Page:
Inquiry-based learning is highly encouraged in today’s Social Studies classrooms. Some teachers may wonder how they can effectively introduce web-based sources of information into the inquiry process. A tool devised by researchers is here to help!
Inquiry-based learning is very much about students asking good questions and gathering sound and reliable information. Then, they are supposed to analyse, interpret and evaluate that information to develop their own conclusions.
Online information may not always be accurate, but Associate Professor Mark Baildon, Head of the Humanities and Social Studies Academic Group in NIE, believes that students need to learn how to work with such sources, in the classroom and in real life.
He and Associate Professor James Damico from Indiana University came up with the Critical Web Reader (CWR), a web-based tool that help students analyse, interpret, and critically read online information sources.
Critical Web Reader
“The CWR will be a useful tool to help teachers and students start to transit from working with hard-copy to online sources, which are multimodal and more complex,” says Mark. It helps slow down students’ thinking process so that they might deliberate over and evaluate information, with key guiding questions in mind.
The Curriculum Planning & Development Division (CPDD) of MOE is currently revamping the Social Studies curriculum. The inquiry-based and student-centred curriculum will be launched in 2016.
A tool like CWR can facilitate this shift. “We are hoping to better integrate the CWR with the new Social Studies curriculum,” says Mark.
The Critical Web Reader will be a useful tool to help teachers and students start to transit from working with hardcopy to online sources, which are multimodal and more complex.
– Mark Baildon, Humanities and Social Studies Academic Group
When they use CWR, teachers can design inquiry activities with customized “lenses” to guide students when they consume online information. Mark explains that these are scaffolds which help students analyse and evaluate web pages via guiding questions, tips and suggestions.
“We have developed certain standard lenses, but we have also encouraged teachers to develop their own.”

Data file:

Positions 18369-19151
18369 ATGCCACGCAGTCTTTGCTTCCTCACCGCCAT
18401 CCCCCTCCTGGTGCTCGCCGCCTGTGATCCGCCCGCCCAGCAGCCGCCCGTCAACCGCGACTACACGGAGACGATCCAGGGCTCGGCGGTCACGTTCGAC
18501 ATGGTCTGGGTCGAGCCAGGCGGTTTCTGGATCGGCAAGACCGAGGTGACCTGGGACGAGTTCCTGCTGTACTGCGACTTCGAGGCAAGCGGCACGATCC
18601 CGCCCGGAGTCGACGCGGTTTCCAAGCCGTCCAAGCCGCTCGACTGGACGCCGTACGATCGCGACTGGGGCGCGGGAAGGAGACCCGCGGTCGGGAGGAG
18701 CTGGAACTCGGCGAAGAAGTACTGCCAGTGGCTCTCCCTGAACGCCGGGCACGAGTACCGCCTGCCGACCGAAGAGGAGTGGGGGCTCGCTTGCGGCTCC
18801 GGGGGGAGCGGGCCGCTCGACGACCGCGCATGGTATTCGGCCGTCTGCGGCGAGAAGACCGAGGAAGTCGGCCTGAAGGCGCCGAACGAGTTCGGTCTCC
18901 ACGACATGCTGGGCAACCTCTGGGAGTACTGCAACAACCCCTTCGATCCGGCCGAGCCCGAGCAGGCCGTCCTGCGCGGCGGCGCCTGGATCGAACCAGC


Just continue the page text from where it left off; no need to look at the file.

When teachers come up with their own lenses, they end up thinking more about the inquiry process, and how to help students handle complex online information. They also think more about the “end product”, when students are expected to take an informed position on an issue by using supporting evidence drawn from different sources.
Mark remembers a question from a CWR activity: “Is healthcare affordable in Singapore?” Students worked with different sources, such as Facebook posts, YouTube videos from the Ministry of Health (MOH), The Online Citizen (an alternative socio-political news website in Singapore), and even the website of American politician Ron Paul who has written an article titled “Why I Always Praise Singapore’s Health Care System.”
For Mark, this exercise led students to examine sources with very different perspectives and decipher complex and even conflicting online information.
For some teachers, the experience with CWR was a real eye-opener.
“Students turn out to be much more independent and resourceful than the teachers thought. They were observed to be using other online resources such as Wikipedia and dictionary.com,” shares Mark.
Not just that, students also find working with authentic online sources more interesting. “They see it as a more ‘real-world’ kind of work, and tend to be much more focused when using technology,” Mark notes.
For him, the responses towards CWR are encouraging. “Teachers are moving towards allowing students a bit more latitude and flexibility in their responses, and having them respond to sources in a more holistic and natural way actually results in the students developing their thinking. This is quite a shift and change for some teachers and students.”
They see it as a more ‘real-world’ kind of work, and tend to be much more focused when using technology.
– Mark on why students like working with the Critical Web Reader
Towards Broader Inquiry
Mark hopes the CWR will continue to spur teachers into thinking more about media and digital literacy, and the role of online information sources in inquiry.
“Working with sources is not an end in itself; it is part of a broader inquiry that helps students develop the skills and dispositions central to inquiry, which are also central to developing an informed citizenry and lifelong learners,” says Mark.
Moving forward, Mark and his researchers will organize a workshop to gather teachers’ feedback on the use of the CWR, and to encourage them to share their experiences.
“It is important to develop a strong sense of professional learning community among the schools in using technology to support inquiry into real-world issues,” shares Mark.